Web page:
Knowledge in the Service of Whose Society? The Ethics and Social Responsibility of Higher Education Institutions within the Realms of Civic Engagement and Labor Policies
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In this thesis I explore the ways in which social responsibility and ethics are defined within institutions of higher education. I question whether the ethics that universities portray through their civic engagement endeavors correlate with the ethics displayed by their labor policies. My field site is located at Duke University, Durham, North Carolina. My method for collecting data involved interviewing students, faculty, general employees, and administrators from the campus. I draw on Karl Marx’s theories of labor division and capitalism to examine the social framework of labor at Duke. Furthermore, I analyze the ethical environment of Duke through the lens of Emile Durkheim and critique the presumed collective consciousness of the university. Through my research, I discovered that while the university deploys students into the world with the hopes of eradicating social injustices, it perpetuates these injustices within its walls. Despite their idealism, universities are not immune to issues of race, class, status and gender. Duke University is a business. As such, profit, public image, and self-sustainability often sway its moral compass. Yet, a critique of the university’s ethics is complicated. First, the term “ethical” is merely empty rhetoric. Second, universities are not just self-profiting institutions of privilege but they can also serve as a positive resource for society.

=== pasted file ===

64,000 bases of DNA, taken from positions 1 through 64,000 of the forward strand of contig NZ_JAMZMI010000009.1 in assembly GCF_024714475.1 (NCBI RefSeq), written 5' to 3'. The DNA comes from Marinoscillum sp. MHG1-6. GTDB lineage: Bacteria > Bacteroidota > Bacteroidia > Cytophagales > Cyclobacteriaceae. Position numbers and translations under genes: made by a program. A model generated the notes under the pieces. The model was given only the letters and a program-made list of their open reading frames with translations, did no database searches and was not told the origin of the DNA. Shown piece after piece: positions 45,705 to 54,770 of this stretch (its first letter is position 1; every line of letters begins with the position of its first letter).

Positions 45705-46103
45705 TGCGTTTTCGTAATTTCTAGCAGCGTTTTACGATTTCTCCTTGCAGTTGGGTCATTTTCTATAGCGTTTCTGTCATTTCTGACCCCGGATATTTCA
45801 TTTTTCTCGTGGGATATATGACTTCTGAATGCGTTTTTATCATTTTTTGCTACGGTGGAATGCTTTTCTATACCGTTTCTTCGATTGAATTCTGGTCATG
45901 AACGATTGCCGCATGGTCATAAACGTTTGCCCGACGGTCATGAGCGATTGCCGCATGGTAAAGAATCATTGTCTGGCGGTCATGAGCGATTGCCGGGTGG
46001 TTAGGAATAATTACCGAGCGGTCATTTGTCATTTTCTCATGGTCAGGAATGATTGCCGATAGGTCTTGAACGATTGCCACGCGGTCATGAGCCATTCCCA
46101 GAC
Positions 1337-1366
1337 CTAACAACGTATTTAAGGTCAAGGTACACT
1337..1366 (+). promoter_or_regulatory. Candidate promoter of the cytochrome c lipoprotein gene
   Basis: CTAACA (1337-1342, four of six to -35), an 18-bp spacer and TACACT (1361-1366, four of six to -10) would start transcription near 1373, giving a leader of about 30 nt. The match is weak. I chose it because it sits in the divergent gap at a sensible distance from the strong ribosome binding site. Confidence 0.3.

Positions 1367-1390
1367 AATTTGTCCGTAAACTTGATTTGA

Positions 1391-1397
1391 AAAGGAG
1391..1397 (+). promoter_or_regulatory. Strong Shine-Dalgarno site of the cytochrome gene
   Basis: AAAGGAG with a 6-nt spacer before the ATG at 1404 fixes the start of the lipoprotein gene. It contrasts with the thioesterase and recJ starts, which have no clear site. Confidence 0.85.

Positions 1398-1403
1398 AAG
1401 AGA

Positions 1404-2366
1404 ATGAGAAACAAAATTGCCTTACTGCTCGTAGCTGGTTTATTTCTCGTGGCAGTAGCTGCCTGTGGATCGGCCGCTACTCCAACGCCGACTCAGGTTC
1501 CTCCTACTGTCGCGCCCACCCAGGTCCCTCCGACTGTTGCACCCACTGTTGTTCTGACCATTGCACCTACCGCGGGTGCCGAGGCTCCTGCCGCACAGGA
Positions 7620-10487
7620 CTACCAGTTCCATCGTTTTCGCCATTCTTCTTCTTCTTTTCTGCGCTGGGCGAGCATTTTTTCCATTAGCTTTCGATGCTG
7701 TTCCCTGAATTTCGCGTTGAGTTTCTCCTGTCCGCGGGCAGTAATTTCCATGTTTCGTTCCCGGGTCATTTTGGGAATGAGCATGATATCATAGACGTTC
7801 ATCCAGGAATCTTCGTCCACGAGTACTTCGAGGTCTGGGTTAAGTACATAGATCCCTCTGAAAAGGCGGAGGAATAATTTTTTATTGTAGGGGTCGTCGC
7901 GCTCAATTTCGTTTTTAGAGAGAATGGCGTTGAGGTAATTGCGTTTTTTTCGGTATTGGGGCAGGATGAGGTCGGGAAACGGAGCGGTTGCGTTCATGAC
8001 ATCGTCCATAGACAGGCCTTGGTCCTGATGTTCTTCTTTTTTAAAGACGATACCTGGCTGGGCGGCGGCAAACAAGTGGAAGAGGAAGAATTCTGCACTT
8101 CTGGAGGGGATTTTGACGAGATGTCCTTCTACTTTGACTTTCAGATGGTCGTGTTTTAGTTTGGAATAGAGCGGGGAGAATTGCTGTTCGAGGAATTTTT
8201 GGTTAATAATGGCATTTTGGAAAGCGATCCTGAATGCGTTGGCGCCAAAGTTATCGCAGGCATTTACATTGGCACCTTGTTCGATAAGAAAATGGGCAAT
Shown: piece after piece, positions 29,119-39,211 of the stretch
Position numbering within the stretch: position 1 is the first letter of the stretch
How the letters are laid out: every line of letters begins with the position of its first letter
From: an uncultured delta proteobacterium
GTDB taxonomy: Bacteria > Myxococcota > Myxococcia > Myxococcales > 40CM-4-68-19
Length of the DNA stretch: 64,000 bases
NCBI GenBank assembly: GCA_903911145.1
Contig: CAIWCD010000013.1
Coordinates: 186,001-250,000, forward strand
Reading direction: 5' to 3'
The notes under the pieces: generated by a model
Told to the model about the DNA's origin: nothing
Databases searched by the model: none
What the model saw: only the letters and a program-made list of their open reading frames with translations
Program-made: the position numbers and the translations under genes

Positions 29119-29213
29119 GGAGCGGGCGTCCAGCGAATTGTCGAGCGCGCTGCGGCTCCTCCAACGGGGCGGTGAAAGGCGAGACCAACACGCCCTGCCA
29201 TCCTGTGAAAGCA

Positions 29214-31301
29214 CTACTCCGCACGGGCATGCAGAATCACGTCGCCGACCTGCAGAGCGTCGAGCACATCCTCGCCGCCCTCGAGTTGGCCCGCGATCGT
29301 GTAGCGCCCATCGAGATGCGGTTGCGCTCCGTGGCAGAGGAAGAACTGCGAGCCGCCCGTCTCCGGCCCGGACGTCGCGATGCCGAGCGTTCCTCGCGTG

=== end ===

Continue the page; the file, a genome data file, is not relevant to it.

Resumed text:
Institutions of Higher Education
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